The President called a Cabinet meeting at 3 p.m. Present were the Vice-President, Lieutenant Colonel Soriano, Colonel Nieto and myself. He discussed extensively with us the war situation. The various radiograms he sent to President Roosevelt and those he received were read. All together constitute a valuable document of the stand the President and his War Cabinet has taken during the early part of the war. The meeting was adjourned at 6 p.m.
In the Philippine Diary Project, this account by an unnamed officer to Francis Burton Harrison, recorded in his diary on June 13, 1942, gives an insight into the frame of mind of officers and soldiers at the front even as the debate was going on:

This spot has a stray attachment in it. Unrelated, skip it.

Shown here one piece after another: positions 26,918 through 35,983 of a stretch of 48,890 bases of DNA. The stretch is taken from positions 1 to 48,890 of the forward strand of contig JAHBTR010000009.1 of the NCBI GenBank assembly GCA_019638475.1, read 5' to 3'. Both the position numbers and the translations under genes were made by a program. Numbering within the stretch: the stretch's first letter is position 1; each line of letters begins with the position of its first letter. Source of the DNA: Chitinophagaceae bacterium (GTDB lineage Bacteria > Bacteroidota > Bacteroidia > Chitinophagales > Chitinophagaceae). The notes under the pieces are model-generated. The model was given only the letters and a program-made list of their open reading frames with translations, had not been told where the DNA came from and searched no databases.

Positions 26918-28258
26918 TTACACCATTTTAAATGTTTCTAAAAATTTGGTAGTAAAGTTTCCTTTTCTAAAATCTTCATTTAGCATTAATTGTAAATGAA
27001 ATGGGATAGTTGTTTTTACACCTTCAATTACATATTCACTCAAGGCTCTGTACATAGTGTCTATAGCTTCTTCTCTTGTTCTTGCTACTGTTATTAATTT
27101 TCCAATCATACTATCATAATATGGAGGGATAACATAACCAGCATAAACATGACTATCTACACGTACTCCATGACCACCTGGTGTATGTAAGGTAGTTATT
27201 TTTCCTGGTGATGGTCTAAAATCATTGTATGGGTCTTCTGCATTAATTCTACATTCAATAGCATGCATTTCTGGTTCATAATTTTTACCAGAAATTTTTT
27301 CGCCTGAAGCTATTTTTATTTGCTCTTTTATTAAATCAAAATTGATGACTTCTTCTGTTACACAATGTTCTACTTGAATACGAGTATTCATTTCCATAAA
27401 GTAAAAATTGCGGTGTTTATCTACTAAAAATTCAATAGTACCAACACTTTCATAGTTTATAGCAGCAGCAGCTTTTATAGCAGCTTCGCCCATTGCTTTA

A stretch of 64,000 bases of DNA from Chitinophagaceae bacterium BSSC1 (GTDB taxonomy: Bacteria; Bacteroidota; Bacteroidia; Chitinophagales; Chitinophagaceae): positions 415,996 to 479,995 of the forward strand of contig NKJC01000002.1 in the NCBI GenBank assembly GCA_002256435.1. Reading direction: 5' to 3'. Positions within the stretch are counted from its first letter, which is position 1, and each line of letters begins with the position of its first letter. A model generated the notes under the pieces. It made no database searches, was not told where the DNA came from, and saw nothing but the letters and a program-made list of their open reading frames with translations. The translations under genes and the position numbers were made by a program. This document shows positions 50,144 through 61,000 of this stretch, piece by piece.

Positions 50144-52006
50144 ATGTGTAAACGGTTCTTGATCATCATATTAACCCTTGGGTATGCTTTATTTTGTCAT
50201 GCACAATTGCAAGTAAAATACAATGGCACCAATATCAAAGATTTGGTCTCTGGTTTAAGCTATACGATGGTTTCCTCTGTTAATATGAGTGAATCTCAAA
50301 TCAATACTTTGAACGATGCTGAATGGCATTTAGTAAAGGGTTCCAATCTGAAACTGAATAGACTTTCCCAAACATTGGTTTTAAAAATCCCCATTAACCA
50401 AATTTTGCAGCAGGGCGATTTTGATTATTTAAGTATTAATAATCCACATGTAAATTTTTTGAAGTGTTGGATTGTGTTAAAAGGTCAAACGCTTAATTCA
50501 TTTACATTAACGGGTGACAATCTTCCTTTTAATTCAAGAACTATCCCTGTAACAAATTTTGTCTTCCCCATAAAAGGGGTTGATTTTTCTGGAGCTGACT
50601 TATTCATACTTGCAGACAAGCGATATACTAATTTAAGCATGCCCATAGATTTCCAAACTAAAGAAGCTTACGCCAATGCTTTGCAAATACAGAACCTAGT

Supplies for besieged armies on Corregidor & Bataan: An officer told me: ‘All through the battle of Bataan we expected relief and reinforcements, though we knew the American Pacific Squadron had been temporarily put out of action at Pearl Harbor. On my first trip back from the front at Bataan to see General Sutherland on Corregidor the boys in the trenches had asked me to bring them food, tobacco and whiskey. This was on February 3rd; on February 18th I was again sent from the front on an errand to Corregidor, and this time all that the boys asked me to bring back was only “good news”–i.e., of relief coming. We all expected help until we heard President Roosevelt’s address on February 22nd. The truth about the sending of supplies is as follows: three convoys started from Australia. The first was diverted to Singapore; the second to the Dutch East Indies, and the third, consisting of three cargo boats started at last for the Philippines. Two of the vessels turned back and went to the West coast of Australia–to Brisbane. One boat, the Moro vessel Doñañate (?) got through to Cebu; it carried 1,000 tons of sugar and 1,000 tons of rice, both commodities we already had in the Visayas, so it was like carrying coals to Newcastle. Very little of this got through to Corregidor and Bataan, because of the blockade. Another vessel went aground near Leyte but the cargo was salvaged. We understood that after Pearl Harbor, the American Navy could not convoy supplies to us. Nor, of course, could they strike directly at the Japanese Navy as had always been the plan.’